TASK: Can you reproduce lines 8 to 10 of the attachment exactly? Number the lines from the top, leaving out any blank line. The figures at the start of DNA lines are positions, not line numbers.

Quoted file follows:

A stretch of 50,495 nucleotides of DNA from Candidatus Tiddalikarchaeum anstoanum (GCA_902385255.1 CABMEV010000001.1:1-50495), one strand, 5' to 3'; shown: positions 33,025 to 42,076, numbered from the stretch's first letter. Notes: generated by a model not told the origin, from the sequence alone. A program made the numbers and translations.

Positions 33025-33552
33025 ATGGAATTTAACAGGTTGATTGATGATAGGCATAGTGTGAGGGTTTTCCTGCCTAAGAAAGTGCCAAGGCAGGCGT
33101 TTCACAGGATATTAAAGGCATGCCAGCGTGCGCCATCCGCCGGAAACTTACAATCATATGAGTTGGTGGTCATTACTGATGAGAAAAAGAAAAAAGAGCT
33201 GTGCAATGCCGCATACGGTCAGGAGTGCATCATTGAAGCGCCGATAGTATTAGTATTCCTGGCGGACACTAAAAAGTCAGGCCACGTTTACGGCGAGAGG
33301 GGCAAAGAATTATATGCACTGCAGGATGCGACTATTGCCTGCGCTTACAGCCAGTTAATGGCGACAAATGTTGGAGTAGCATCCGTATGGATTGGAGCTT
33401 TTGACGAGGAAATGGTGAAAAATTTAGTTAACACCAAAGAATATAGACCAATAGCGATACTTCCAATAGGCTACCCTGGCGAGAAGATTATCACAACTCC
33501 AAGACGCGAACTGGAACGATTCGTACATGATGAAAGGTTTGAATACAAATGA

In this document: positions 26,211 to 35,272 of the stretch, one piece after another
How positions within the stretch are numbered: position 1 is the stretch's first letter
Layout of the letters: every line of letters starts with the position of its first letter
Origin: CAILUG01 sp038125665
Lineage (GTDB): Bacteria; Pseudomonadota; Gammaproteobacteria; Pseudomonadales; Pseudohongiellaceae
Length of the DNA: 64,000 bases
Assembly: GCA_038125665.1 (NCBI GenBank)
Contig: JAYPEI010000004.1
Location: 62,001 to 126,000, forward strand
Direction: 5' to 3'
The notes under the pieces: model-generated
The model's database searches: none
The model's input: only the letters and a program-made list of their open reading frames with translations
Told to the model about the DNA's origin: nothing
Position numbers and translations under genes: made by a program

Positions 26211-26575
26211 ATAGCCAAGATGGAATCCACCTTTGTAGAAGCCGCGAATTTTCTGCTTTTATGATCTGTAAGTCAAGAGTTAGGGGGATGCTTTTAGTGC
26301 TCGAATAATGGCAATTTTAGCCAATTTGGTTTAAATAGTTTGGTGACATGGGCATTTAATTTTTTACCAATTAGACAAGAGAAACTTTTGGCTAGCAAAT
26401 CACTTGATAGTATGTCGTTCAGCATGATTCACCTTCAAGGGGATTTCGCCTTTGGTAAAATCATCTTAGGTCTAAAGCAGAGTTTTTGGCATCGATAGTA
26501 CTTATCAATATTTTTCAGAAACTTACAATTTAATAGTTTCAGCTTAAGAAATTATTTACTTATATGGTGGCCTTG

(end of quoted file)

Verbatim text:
33501 AAGACGCGAACTGGAACGATTCGTACATGATGAAAGGTTTGAATACAAATGA

In this document: positions 26,211 to 35,272 of the stretch, one piece after another
How positions within the stretch are numbered: position 1 is the stretch's first letter